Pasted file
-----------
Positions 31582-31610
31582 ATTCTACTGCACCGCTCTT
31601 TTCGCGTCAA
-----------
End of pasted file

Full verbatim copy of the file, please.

Positions 31582-31610
31582 ATTCTACTGCACCGCTCTT
31601 TTCGCGTCAA